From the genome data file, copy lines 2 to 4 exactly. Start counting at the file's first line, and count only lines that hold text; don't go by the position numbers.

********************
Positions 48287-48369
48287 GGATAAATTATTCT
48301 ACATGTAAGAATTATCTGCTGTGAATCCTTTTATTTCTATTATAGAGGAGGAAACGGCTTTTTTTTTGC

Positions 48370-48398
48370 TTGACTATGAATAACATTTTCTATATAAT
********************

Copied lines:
48287 GGATAAATTATTCT
48301 ACATGTAAGAATTATCTGCTGTGAATCCTTTTATTTCTATTATAGAGGAGGAAACGGCTTTTTTTTTGC

Positions 48370-48398